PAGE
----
Fourth gear


HERE AND NOW: LETTERS 2008-2011 – PAUL AUSTER & J. M. COETZEE. I bought this for a friend: he’s into Coetzee, and I had a thing for Auster in my younger days. I was curious about whether it might illuminate our friendship. It didn’t land as I expected (we both wanted Paul’s easy manner, but felt we actually embodied John’s argumentative spirit) but it was an interesting collection of letters with wide-ranging subjects – especially on the nature of friendship.

1Q84 (vol 1&2) – HARUKI MURAKAMI. Lordy. Sentence by sentence, this book was torture. I read it for hefty book club, and was the only person who came to discuss it that hadn’t been compelled to read the final installment of the trilogy (I say final. There is rumour of a fourth). So the language was clumsy, but my main criticism was the strange apathy and bizarre passivity of the main characters Aomame and Tengo. Apparently, this is a phenomenon widely observed in Japan, so forgive me (or don’t) my cultural ignorance. I found it utterly incomprehensible, which got in the way of what might have been an interesting story. Also, ‘we held hands at ten years old and have never loved anybody else’? FFS.

ALL INVOLVED – RYAN GATTIS. Glory be, a novel that not only blew Murakami out of the water, but that would restore anyone’s faith in fiction. All Involved is fucking epic. Set over the six days of the ’92 LA riots, it serves up 17 successive first-person accounts of the black hole of mayhem that opened up whilst the emergency services were stretched thin and largely distracted. The lawlessness seems to go without saying, and the characters – ‘those that just know how it is’ – are either determined to keep a low profile, or seize the opportunity to settle some scores. It is vital, compelling, heart-rending and exquisitely poetic about love, faith and the cities that surround us as cradle and grave. Go listen to him read Ernesto and try telling me that your heart isn’t thumping. Oh, and next time you want my attention? The name’s B-Dawg.

FACES IN THE CROWD – VALERIA LUISELLI. Tricky one, this. I love Luiselli’s command and bravura – employed to great effect in her collection of essays ‘Sidewalks’ – but here, it disarmed me. The story bobs and weaves, tying up writer, narrator and fictional (is he?) subject as a series of beings that have glimpses of one another on subways and sidewalks. The characters become ghosts, and it may have been suggestion, but I felt like one myself when I finished this slim book.

INFINITE HOME – KATHLEEN ALCOTT. What a corker! A charming, edifying and unforgettable story about a confluence of misfits in a Brooklyn brownstone. Infinite Home deals with a plethora of socially difficult conditions – dementia, Williams syndrome, agoraphobia, technophobia, new physical impairment and the fall from (wealthy) grace – upon which, lovingly grafted, are exceptionally mesmerising characters. Alcott’s sentences are, in the words of bookseller Jonathan Main, to die for. One of my favourites:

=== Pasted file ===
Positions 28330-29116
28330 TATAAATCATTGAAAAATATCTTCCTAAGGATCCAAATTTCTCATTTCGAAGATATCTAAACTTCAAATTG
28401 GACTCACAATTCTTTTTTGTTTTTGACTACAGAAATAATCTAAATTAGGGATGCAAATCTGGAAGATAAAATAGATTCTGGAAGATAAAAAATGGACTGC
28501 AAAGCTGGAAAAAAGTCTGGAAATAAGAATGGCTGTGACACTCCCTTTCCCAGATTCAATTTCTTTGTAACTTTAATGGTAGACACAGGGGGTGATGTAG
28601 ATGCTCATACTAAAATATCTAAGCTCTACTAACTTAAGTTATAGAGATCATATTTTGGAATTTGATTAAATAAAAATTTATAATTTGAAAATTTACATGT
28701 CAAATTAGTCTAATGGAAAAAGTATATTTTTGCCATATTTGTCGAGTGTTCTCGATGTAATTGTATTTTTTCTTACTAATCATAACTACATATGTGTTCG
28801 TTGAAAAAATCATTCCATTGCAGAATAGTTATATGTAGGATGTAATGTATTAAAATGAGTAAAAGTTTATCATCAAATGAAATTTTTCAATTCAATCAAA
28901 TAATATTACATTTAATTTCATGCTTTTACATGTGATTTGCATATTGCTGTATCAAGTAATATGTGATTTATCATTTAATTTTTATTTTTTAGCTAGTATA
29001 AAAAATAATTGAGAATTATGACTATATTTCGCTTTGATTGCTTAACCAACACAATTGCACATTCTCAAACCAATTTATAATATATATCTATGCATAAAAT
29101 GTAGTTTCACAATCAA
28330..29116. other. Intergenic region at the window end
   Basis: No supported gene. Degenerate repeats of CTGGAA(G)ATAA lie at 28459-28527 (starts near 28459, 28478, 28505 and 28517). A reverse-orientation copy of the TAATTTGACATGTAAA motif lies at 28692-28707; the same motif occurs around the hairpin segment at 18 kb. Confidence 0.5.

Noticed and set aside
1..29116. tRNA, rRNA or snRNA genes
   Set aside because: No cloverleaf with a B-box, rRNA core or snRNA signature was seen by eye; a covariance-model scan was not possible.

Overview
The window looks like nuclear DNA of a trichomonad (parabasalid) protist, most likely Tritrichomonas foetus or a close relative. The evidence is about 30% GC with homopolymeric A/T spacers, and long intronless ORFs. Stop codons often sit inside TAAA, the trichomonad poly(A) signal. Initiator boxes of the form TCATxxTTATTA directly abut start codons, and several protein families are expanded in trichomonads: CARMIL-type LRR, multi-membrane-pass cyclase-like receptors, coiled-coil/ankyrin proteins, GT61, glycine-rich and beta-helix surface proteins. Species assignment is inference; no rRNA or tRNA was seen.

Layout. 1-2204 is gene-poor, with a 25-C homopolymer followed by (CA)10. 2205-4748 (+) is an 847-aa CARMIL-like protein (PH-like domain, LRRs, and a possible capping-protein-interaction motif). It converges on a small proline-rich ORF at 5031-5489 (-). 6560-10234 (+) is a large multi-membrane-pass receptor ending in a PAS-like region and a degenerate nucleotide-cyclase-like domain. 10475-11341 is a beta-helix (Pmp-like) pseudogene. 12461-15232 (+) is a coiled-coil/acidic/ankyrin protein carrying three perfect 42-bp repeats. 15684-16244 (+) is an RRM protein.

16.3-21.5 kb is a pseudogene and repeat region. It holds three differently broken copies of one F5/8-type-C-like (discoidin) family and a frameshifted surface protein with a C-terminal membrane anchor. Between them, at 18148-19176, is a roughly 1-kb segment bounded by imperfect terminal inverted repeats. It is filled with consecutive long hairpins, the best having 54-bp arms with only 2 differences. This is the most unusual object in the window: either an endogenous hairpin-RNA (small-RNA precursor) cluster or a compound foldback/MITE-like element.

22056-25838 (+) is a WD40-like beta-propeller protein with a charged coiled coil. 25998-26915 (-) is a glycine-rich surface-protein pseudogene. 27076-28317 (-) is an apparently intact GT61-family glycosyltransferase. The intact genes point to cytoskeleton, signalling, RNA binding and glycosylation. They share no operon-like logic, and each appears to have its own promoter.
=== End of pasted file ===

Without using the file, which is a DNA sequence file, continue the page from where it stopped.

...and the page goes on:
Paulie asked Claudia, who said, “Friendships are more like oceans than rivers. There are high tides and low tides but not a steady rush. You’re up against a lot of currents, not just one.” Paulie was wordless at that, so Claudia said, “Sometimes people have a hard time looking out of themselves and need to just be alone and listen to all the conversations in their head.”

BARTLEBY & CO. – ENRIQUE VILA-MATAS. Bonkers, and brilliant: a book of footnotes, a book with a ‘missing text’ that playfully investigates the phenomenon of Bartlebyism – the ‘art’ of saying no. Sontag says it best: ‘The truly serious attitude is one that regards art as a ‘means’ to something that can perhaps only be achieved by abandoning art’.

THE WEIGHTLESS WORLD – ANTHONY TREVELYAN. I described this, in the breathless moment of finishing it, as an arabian riptide, pulling the reader along for the ride. Starting as the familiar tale of the assistant in thrall to an overbearing boss, The Weightless World wrong-footed me at every turn, challenging every assumption I made about what kind of story it was. The depiction of India is on the nose, and the focal point of an ‘anti-gravity machine’ is a magical vortex that it’s impossible to avoid getting sucked into.

NOW AND AT THE HOUR OF OUR DEATH – SUSANA MOREIRA MARQUES tr. JULIA SANCHES. This book softly treads through the valley of death, charting Moreira Marques’ response to a palliative care village in Portugal. What is most striking about it is the way the writer casts off what she expects to find, and dwells with those for whom death is not the end: those who are left behind.